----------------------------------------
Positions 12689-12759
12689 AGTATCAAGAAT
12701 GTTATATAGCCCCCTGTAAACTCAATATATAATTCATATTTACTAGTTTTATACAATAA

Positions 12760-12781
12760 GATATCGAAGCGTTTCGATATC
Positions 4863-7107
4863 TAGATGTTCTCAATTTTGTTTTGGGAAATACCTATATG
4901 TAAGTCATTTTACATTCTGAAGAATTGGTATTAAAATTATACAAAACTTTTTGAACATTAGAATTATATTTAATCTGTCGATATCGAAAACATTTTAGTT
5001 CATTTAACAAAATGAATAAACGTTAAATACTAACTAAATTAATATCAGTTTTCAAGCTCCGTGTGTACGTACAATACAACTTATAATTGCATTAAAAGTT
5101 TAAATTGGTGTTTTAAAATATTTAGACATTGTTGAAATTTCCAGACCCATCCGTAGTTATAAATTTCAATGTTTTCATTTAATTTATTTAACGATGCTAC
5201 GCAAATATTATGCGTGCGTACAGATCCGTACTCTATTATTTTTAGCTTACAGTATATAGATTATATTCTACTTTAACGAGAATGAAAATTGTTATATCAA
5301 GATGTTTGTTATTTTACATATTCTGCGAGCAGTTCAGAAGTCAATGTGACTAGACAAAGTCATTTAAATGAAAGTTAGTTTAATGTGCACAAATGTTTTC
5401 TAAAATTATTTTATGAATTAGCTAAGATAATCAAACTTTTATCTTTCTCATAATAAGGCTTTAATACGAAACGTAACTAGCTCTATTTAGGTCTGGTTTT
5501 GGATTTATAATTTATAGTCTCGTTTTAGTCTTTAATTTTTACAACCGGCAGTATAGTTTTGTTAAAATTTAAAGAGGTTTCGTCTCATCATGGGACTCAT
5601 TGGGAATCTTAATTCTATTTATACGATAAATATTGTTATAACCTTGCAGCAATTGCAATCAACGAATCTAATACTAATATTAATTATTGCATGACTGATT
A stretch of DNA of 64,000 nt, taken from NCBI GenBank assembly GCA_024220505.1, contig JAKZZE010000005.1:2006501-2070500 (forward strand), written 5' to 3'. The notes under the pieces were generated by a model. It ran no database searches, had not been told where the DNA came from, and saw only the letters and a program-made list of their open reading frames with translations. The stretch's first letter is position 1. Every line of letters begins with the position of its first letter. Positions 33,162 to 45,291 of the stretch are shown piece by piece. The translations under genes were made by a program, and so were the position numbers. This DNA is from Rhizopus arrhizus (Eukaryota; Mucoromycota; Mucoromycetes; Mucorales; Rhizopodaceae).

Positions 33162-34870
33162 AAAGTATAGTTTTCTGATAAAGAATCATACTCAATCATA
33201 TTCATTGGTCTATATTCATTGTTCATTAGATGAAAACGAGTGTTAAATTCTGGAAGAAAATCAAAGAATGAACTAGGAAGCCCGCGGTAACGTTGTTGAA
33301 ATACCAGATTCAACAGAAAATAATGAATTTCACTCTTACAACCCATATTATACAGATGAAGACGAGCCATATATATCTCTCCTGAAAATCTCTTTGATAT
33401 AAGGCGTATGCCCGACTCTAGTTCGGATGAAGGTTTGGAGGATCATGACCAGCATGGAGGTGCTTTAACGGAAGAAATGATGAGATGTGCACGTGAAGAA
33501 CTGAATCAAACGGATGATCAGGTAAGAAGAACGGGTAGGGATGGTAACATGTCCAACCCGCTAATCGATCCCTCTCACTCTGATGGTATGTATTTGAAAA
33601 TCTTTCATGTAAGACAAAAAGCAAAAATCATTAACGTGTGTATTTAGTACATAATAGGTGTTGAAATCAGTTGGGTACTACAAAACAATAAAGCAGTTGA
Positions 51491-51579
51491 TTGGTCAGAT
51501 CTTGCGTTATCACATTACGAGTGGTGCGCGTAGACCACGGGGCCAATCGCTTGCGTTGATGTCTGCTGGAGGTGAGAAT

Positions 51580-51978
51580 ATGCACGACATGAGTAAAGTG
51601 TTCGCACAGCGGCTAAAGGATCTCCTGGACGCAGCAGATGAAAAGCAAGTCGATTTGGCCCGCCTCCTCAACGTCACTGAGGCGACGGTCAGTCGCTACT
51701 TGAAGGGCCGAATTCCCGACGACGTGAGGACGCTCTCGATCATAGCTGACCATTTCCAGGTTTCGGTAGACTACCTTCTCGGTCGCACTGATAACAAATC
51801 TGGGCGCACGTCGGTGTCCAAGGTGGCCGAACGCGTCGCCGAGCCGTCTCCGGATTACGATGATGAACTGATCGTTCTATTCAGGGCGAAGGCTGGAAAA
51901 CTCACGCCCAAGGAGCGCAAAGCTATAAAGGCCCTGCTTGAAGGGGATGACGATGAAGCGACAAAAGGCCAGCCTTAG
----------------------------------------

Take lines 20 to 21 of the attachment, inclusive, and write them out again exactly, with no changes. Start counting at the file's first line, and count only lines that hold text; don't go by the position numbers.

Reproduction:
33301 ATACCAGATTCAACAGAAAATAATGAATTTCACTCTTACAACCCATATTATACAGATGAAGACGAGCCATATATATCTCTCCTGAAAATCTCTTTGATAT
33401 AAGGCGTATGCCCGACTCTAGTTCGGATGAAGGTTTGGAGGATCATGACCAGCATGGAGGTGCTTTAACGGAAGAAATGATGAGATGTGCACGTGAAGAA